Citizens Advice have expressed concerns for disabled people and those living with long-term health conditions being put on an automatic repayment meter. You should always have the free and informed choice of setting up automatic top-ups or pay as you go options. You will also not be charged separately for having a smart meter, because it will remain as part of your energy consumption and installing one is free through your energy supplier.

If you are renting but you pay the bills for the gas or electricity in your home, you can still have a smart meter installed. Here is a selection of templates for you to use to let your landlord know, as well as further information about your smart meter options when renting.

Our partners Utilita are a leading UK supplier of smart meters and have been working hard to improve their inclusivity and accessibility for their teams and their service users. You can find out more about their inclusivity journey by reading our case study of our work with Utilita here.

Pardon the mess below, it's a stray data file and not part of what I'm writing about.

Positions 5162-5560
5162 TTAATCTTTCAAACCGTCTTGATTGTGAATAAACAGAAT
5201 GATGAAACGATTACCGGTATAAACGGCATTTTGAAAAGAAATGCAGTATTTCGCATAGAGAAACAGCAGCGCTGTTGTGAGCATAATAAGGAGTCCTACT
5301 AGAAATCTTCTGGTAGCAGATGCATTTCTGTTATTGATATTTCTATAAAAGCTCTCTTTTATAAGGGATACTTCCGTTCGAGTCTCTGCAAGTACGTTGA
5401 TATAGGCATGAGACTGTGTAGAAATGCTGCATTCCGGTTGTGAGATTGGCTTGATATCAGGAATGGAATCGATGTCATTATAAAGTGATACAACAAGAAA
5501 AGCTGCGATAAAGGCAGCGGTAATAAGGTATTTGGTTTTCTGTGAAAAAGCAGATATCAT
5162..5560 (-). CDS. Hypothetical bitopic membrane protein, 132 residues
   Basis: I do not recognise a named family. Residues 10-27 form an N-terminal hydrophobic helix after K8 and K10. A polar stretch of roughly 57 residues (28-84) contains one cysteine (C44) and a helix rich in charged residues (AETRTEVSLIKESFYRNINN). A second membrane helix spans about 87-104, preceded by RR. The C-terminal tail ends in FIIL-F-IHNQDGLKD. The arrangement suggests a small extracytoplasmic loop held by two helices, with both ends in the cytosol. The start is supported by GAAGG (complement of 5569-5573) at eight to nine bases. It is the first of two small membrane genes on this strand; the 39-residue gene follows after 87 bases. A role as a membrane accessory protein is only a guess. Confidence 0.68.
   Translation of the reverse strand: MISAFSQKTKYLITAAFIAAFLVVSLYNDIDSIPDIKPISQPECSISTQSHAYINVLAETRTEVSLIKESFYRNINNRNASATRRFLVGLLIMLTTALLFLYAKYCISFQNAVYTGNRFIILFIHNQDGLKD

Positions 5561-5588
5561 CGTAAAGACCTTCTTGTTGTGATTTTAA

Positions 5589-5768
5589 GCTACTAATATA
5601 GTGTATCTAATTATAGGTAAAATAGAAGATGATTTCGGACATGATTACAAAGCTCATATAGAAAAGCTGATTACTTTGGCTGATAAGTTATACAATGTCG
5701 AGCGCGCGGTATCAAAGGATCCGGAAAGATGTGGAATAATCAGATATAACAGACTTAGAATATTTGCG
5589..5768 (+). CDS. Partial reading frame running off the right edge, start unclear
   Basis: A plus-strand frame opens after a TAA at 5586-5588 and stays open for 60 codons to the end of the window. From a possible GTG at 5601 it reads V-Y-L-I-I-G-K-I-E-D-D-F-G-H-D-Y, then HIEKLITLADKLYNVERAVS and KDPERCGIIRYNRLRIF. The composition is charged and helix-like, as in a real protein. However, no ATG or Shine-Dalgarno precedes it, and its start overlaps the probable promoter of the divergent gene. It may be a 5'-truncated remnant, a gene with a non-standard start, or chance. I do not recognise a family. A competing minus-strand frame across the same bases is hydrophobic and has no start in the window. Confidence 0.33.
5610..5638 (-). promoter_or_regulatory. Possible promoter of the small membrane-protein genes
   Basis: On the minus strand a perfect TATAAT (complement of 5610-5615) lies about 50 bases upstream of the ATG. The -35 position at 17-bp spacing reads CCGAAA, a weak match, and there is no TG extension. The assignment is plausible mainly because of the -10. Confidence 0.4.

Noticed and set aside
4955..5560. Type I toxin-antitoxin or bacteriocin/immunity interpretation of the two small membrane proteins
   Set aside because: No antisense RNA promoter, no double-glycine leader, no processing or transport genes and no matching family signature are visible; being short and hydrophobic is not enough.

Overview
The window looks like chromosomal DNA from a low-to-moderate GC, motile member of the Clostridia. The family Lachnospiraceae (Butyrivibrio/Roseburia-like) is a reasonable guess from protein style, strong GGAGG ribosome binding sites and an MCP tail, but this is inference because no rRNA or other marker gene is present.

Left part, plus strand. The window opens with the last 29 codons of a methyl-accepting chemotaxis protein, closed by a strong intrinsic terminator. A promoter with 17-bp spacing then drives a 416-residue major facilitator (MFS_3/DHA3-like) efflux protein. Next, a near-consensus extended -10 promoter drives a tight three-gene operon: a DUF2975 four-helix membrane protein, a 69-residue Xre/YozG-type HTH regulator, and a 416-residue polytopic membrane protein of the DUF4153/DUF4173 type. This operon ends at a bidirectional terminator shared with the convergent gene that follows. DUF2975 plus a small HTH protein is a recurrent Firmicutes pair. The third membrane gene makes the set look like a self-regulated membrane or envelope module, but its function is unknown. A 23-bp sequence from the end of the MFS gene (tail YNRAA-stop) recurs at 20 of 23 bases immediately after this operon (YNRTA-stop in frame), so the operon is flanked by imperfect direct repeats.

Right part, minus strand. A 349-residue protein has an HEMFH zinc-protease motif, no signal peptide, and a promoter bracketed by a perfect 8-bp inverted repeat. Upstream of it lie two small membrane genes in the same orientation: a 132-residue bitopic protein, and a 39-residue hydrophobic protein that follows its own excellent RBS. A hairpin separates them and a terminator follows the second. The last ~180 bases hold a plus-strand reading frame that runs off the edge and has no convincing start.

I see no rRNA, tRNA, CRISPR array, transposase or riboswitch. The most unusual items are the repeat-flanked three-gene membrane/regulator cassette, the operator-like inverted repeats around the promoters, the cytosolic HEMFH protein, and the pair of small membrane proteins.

What’s the difference between a smart thermostat and a smart meter?

Smart thermostats and smart meters are different products with different purposes.

A smart thermostat is designed to make it easier for you to control your home’s heating. It gives you remote access to programme your central heating’s temperature through an app on your phone or computer.